Is it a lady's or is it for ladies - the history of an Auckland nudist beach's names may soon be revealed for all to see.
Ladies Bay in the east Auckland suburb of St Heliers has long suffered from multiple spellings of its name - and a questionable reputation.
Now local politician Colin Davis is looking to solve the former with a new sign that spells out both of the site's English names - and adds a Māori one.
While "Ladies Bay" is the name at present printed on an Auckland Council sign, the place has also been known as Lady's Bay, prompting the question, who was the lady?
Davis, of the Ōrākei Local Board, citing a local historian and reports on a 1940s plan for a flying-boat passenger terminal at the bay, said she was Eliza, Lady Grey, wife of Governor Sir George Grey.
"... hence 'Lady's Bay', which spelling is recorded in a local history and most often in newspapers in the late 1800s, even up to the 1940s," Davis said in papers for this Thursday's board meeting where he hopes to persuade colleagues to support his move.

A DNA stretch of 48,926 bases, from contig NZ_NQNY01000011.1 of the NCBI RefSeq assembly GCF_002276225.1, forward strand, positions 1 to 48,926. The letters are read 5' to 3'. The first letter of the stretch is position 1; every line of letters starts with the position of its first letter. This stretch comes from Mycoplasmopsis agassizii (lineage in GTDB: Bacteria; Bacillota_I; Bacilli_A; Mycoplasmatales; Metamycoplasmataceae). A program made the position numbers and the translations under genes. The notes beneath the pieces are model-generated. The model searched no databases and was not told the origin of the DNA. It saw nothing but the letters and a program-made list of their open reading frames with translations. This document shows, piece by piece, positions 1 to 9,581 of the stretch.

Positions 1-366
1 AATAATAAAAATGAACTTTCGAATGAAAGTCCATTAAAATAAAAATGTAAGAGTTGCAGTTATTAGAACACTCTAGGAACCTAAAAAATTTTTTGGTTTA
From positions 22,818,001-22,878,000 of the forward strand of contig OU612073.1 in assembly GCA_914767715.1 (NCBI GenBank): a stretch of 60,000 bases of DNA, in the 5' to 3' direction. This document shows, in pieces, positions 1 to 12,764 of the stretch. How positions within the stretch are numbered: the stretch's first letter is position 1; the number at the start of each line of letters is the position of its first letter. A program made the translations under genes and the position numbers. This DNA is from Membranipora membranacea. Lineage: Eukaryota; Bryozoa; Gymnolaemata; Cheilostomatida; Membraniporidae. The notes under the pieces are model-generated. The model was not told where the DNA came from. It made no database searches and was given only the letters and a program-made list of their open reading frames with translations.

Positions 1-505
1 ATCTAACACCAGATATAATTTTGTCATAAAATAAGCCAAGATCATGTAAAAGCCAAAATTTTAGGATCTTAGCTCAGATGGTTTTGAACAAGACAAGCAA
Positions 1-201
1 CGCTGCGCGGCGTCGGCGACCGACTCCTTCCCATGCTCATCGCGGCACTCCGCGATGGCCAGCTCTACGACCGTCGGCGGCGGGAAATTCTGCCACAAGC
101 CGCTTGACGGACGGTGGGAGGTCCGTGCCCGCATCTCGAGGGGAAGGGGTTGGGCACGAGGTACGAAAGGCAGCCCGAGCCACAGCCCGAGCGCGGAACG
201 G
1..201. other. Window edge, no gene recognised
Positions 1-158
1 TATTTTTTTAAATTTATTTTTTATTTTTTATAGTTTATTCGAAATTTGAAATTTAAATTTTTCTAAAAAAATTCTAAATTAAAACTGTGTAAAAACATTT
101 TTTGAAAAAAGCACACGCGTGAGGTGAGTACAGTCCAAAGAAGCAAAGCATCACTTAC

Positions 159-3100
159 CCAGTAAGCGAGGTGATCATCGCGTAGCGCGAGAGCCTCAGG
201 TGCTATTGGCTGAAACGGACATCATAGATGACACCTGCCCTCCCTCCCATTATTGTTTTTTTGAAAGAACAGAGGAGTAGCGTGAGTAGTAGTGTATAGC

"Sometimes, but not often, the plural spelling 'Ladies' - with an apostrophe - was written."
He told the Herald that work being done, following subsidence, to build new steps down to the bay gave an opportunity to replace the current sign with one that said "Ladies Bay - Lady's Bay".
He wants a Māori name added too, in line with Auckland Council policy, and a separate sign explaining the history of the names.
"I understand that this bay was well known in Māori history as a landing place for canoes and was once the scene of spirited combat, and had a Māori name: 'Te Kuwata-O-Rangitaua'."
"Local iwi should be asked if this name is appropriate for the bay, or another more suitable name be agreed."
Travel advice site tripsavvy.com has Ladies Bay on its list of Auckland's best nude beaches, but also warns that it has developed "an unsavoury reputation in recent years and is no longer recommended".
Davis said there had been complaints in the past from local residents "offended by the sight of some of the men bathing there".
He had tried to get a "pre-warning" sign put up to advise bay visitors what they might see, but council staff didn't support the idea.